EPA uses the term “post-application” to describe exposure to individuals that occur as a result of being in an environment that has been previously treated with a pesticide. Trinexapac-ethyl can be used in many areas that can be frequented by the general population including residential areas (e.g., home lawns, recreational turf). As a result, individuals can be exposed by entering these areas if they have been previously treated. Therefore, short-and intermediate-term dermal post-application exposures and risks were also assessed for trinexapac-ethyl. There is the potential for dermal and incidental oral exposure to children; however, since there is no toxicological endpoint of concern for that route, a quantitative assessment was not conducted. Further information regarding EPA standard assumptions and generic inputs for residential exposures may be found at http://www.epa.gov/pesticides/trac/science/trac6a05.pdf.

    4. Cumulative effects from substances with a common mechanism of toxicity. Section 408(b)(2)(D)(v) of FFDCA requires that, when considering whether to establish, modify, or revoke a tolerance, the Agency consider “available information” concerning the cumulative effects of a particular pesticide's residues and “other substances that have a common mechanism of toxicity.” EPA has not found trinexapac-ethyl to share a common mechanism of toxicity with any other substances, and trinexapac-ethyl does not appear to produce a toxic metabolite produced by other substances. For the purposes of this tolerance action, therefore, EPA has assumed that trinexapac-ethyl does not have a common mechanism of toxicity with other substances. For information regarding EPA's efforts to determine which chemicals have a common mechanism of toxicity and to evaluate the cumulative effects of such chemicals, see EPA's Web site at http://www.epa.gov/pesticides/cumulative.

    D. Safety Factor for Infants and Children

    1. In general. Section 408(b)(2)(C) of FFDCA provides that EPA shall apply an additional tenfold (10X) margin of safety for infants and children in the case of threshold effects to account for prenatal and postnatal toxicity and the completeness of the database on toxicity and exposure unless EPA determines based on reliable data that a different margin of safety will be safe for infants and children. This additional margin of safety is commonly referred to as the Food Quality Protection Act Safety Factor (FQPA SF). In applying this provision, EPA either retains the default value of 10X, or uses a different additional safety factor when reliable data available to EPA support the choice of a different factor.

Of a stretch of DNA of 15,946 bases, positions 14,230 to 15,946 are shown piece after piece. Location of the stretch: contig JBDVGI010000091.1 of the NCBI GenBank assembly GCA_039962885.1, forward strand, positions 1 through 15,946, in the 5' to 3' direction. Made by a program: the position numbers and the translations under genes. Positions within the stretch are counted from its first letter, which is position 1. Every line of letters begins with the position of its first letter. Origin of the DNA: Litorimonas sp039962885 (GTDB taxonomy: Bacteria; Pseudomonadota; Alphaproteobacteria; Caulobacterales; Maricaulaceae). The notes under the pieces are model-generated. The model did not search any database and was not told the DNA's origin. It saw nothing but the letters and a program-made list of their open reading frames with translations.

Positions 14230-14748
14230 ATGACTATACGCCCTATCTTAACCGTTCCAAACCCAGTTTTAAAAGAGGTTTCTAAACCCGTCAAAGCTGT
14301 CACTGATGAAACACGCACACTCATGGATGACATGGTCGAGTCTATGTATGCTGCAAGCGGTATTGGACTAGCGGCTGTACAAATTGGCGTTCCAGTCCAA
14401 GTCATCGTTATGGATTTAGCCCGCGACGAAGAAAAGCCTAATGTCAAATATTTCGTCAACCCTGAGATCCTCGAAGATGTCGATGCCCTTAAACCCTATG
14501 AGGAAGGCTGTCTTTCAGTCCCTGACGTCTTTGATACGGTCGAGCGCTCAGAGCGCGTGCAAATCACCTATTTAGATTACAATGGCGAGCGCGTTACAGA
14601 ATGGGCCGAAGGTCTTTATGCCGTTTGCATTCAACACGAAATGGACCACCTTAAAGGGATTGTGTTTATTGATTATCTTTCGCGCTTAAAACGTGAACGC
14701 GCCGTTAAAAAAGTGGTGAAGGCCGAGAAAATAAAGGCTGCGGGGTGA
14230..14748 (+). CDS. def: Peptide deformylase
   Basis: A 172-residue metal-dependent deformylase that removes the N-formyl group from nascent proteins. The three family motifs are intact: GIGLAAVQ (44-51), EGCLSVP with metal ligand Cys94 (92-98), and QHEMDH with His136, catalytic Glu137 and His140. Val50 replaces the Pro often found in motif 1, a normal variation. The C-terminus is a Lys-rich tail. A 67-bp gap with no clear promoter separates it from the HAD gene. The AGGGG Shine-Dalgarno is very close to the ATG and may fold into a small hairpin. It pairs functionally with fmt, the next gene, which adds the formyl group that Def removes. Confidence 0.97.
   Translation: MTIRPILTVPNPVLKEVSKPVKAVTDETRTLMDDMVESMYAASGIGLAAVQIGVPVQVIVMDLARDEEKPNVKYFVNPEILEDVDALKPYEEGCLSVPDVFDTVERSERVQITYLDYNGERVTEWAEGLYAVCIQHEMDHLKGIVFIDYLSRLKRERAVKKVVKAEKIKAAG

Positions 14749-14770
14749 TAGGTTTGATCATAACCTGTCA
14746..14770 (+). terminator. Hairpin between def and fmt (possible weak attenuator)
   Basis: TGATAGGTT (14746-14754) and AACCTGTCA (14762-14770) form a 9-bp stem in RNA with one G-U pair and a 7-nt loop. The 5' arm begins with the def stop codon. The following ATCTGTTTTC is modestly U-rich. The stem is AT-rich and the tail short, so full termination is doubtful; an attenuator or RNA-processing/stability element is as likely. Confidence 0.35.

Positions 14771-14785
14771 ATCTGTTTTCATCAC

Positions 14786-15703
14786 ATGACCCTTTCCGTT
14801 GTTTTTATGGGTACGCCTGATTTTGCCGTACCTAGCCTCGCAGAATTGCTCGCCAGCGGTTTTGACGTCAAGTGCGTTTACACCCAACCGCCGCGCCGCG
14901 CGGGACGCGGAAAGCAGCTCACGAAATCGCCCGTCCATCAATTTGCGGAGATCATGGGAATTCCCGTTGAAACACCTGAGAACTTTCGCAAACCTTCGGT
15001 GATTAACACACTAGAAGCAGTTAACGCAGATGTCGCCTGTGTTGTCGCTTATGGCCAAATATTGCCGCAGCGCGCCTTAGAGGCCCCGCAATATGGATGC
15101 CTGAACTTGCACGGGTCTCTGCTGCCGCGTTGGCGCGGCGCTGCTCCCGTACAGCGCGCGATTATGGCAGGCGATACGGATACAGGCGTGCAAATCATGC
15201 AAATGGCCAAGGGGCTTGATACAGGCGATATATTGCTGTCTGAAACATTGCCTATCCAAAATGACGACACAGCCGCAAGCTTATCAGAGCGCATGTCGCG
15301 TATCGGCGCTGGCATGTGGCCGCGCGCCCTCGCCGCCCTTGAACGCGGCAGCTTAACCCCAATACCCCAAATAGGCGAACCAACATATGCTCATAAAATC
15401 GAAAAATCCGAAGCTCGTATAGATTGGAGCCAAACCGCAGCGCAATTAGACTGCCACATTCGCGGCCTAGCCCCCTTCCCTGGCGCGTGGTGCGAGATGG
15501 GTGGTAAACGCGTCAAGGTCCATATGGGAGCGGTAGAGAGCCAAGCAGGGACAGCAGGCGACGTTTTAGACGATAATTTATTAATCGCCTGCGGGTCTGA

2. Prenatal and postnatal sensitivity. Evidence of increased qualitative and/or quantitative susceptibility of the offspring was seen only at high doses in the developmental rat and rabbit studies, and in the rat reproduction study. Developmental toxicity in the rat was only observed at the limit dose (increased incidence of asymmetrical sternebrae at 1,000 mg/kg) in the absence of maternal toxicity. In the rabbit, no maternal toxicity was demonstrated at the highest dose tested (360 mg/kg/day), but there was a decrease in the mean number of fetuses/litter and an increase in post-implantation loss and early resorptions at this dose level.

    3. Conclusion. EPA has determined that reliable data show the safety of infants and children would be adequately protected if the FQPA SF were reduced to 1x. That decision is based on the following findings:

    i. The toxicity database for trinexapac-ethyl is complete.

    ii. There is no indication that trinexapac-ethyl is a neurotoxic chemical and there is no need for a developmental neurotoxicity study or additional Uncertainty Factor's to account for neurotoxicity.

    iii. Although, there is evidence of susceptibility in the rat and rabbit developmental studies and qualitative susceptibility in the 2-generation rat reproduction study, these effects only occurred at the highest doses tested for each study, and there were clearly identified NOAELs/LOAELs for the rabbit developmental study, the rat developmental study and for the reproduction study for each fetal/offspring effect. Therefore, there are no residual concerns with respect to developmental and reproductive effects.